Alexander Mora was the first to be identified of 43 college students missing in Mexico since September 26th. These 43 lives add to the 60,000+ that have been taken in Mexico over the past decade. This is inextricably linked to the violence in Guatemala, El Salvador, and Honduras (the so-called corridor of violence). The increase in Central American refugees in summer 2014 was a reminder of the human toll of decades of failed policies (read Roque Planas' & Ryan Grim's historical analysis of the Refugee Crisis here).

Rather than rush to deport unaccompanied minors, we should review each family's case to determine if they can stay in the United States. It's unfortunate that the national media failed to discuss the Special Immigrant Juvenile Visa, which states that "children whose return to their country of nationality or last habitual residence is not in their best interest, may be able to obtain Special Immigrant Juvenile Status and, based on that, apply for lawful permanent residence (a green card)." As one 17-year old Honduran refugee ("Maria") said in an interview with Jose-Diaz Balart, "I arrived just to save my own life, so I could continue my dreams, so I could help my family." She noted that if she was deported back to Honduras, the country with the highest murder rate in the world and with 8 million of the poorest people in Central America, "That would be the last day. I would die."

(Watch Maria's interview here)

Hillary's promise is to help Latin America achieve the prosperity we all wish to see. While threading the diplomatic needle as Secretary of State, she "helped develop a proposal for an Energy and Climate Partnership of the Americas" and "set a goal of seeing every community in the region gain access to electricity by the year 2022" (pp. 255-256). Hillary argued for policies that would address the economic inequality in Latin America that kept many "locked in persistent poverty"; namely, ensuring "workers earn decent wages," "that families have enough food on the table," encouraging countries "to join negotiations with Asian nations on TPP, the trans-Pacific trade agreement," and ensuring "that the benefits of economic growth were broadly shared" (pp. 254-255).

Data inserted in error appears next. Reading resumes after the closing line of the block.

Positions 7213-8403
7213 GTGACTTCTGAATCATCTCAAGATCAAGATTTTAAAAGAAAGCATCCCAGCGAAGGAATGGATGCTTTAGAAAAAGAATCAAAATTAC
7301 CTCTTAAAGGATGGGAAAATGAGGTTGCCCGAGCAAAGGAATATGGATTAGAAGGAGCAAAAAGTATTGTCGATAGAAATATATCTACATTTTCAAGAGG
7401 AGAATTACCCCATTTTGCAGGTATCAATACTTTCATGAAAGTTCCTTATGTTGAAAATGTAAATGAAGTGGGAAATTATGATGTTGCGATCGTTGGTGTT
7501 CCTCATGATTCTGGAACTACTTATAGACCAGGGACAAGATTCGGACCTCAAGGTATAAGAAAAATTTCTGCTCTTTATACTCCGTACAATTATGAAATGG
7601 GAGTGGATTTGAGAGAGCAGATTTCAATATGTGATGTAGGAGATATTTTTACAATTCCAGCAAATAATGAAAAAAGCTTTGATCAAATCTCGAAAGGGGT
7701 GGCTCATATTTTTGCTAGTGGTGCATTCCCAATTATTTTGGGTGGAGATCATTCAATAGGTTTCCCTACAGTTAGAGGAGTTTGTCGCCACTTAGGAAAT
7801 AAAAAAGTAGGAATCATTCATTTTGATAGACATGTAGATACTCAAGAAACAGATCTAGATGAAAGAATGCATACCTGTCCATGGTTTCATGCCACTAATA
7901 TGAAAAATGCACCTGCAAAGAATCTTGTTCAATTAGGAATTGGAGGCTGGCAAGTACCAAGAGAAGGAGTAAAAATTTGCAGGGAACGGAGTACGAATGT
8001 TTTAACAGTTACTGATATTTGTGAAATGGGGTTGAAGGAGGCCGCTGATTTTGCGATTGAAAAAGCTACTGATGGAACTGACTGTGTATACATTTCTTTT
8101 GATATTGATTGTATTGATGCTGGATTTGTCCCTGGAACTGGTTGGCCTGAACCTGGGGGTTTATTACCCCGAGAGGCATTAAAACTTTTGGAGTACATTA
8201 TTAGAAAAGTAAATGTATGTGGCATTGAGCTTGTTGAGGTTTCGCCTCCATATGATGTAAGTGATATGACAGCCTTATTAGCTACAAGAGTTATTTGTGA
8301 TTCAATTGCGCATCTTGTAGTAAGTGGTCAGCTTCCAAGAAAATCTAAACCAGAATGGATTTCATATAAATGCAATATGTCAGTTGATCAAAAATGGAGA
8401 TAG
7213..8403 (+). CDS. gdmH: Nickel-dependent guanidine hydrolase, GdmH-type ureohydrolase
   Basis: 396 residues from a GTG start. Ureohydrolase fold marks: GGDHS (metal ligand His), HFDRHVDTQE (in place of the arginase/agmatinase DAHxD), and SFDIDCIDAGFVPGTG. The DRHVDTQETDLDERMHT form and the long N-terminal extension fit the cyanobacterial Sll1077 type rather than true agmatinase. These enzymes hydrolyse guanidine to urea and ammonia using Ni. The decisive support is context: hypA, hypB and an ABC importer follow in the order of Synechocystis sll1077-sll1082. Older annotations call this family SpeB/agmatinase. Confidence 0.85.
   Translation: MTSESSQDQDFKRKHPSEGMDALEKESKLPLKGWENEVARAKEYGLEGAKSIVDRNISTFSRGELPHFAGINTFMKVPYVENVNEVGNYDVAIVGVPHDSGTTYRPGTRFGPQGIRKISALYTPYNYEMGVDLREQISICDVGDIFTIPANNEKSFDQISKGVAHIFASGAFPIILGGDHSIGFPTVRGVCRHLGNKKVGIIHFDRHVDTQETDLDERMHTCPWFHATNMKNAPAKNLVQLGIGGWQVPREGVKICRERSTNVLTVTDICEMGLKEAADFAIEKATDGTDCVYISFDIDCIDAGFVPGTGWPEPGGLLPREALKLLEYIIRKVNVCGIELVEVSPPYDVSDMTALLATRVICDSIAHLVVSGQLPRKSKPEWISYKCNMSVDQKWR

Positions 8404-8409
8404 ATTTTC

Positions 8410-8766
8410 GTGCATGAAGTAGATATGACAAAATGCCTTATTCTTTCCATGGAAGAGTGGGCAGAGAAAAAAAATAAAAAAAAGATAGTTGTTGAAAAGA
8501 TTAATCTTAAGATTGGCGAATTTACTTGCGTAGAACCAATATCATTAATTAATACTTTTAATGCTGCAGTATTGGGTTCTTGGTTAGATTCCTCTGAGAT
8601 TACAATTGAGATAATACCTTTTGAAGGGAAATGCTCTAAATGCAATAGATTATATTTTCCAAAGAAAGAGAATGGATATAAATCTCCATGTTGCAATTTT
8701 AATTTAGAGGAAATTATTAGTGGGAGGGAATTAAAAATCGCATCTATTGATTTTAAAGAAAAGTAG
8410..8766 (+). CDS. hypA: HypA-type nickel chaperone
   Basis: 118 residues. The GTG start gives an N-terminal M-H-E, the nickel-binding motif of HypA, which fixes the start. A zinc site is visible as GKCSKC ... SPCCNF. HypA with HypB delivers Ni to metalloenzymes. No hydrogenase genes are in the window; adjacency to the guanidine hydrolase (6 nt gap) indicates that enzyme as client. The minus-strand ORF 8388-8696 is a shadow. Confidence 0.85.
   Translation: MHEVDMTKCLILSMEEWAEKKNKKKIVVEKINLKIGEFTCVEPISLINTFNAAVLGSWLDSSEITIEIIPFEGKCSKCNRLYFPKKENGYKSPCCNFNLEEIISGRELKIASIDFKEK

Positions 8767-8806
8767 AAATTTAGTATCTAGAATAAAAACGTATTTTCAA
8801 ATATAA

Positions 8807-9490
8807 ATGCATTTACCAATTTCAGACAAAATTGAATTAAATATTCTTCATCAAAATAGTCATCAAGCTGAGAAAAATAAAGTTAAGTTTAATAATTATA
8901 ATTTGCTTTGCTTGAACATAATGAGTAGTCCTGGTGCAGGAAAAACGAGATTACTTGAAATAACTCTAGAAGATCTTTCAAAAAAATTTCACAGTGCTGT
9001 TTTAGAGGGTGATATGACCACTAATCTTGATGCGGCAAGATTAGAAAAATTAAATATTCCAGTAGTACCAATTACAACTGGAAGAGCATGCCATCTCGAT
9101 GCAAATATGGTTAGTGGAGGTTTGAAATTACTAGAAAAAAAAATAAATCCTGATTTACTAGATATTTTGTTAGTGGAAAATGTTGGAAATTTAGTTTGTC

Independence Through Interdependence

The story of Vladimir Putin's father recognizing his wife in a pile of bodies during World War 2 and nursing her back to health is beautiful (p. 243). It's unfortunate that the Russian leader himself fails to exhibit even a modicum of his father's humanity.

Sclerotic societies like Russia have become "a study in squandered potential" (p. 244). Russia's blasé response to the act of terrorism that downed Malaysia Flight MH17, an event that was only possible because Putin armed the separatists in eastern Ukraine, only further isolated it from the international community after its "illegal annexation of Crimea in early 2014" (p. 212). While failed states like Russia may be persona non grata in our global community, attempts to replace the resources provided by such countries will ultimately bring the international community closer.

For example, "America's own expanding natural gas supplies helped loosen Russia's grip on Europe's electricity", and Hillary help Shepherd through agreements on the Southern Corridor Pipeline which, in its latest iteration, would give Europe access to natural gas in Azerbaijan as early as 2016 (pp. 240-241). Hillary suggests that Europe could gain even greater economic independence if they pushed "an aggressive investment program" as opposed to austerity or "just cutting spending, which would contract the economy even more" (pp. 210-211).

Nadezhda Tolokonnikova and Maria Alyokhina, members of the band Pussy Riot and 2014 Hannah Arendt Prize winners, offer far more hope for Russia today than its irascible leader who fetishizes the idea "to re-Sovietize Russia's periphery" with such prurience it would make Christian Grey blush in all 50 shades (p. 239). The Soviet Union ended in 1991 and thus Ukraine owes Russia nothing for its sovereignty or desire to join the European Union. It would be great if Russia realized how profitable it and the world would be with greater cooperation in science and innovation, but unfortunately they are "frozen between the past they can't let go of and the future they can't bring themselves to embrace" (p. 245). Until Russia is ready to move forward, the United States will help our allies across the world achieve greater independence from them through interdependence.

The international scope of what Hillary refers to as her "unfinished business" in Hard Choices goes beyond the perfunctory rhetoric aligning the liberal-conservative spectrum; instead she offers an incisive account of her policies, approach, and vision for American Leadership in a 21st century that promises to be defined by unprecedented global interdependence. In short, global policies are American policies.

Dube, A., Dube, O., & García-Ponce, O. (2013). Cross-Border Spillover: US Gun Laws and Violence in Mexico. American Political Science Review, 107(03), 397-417.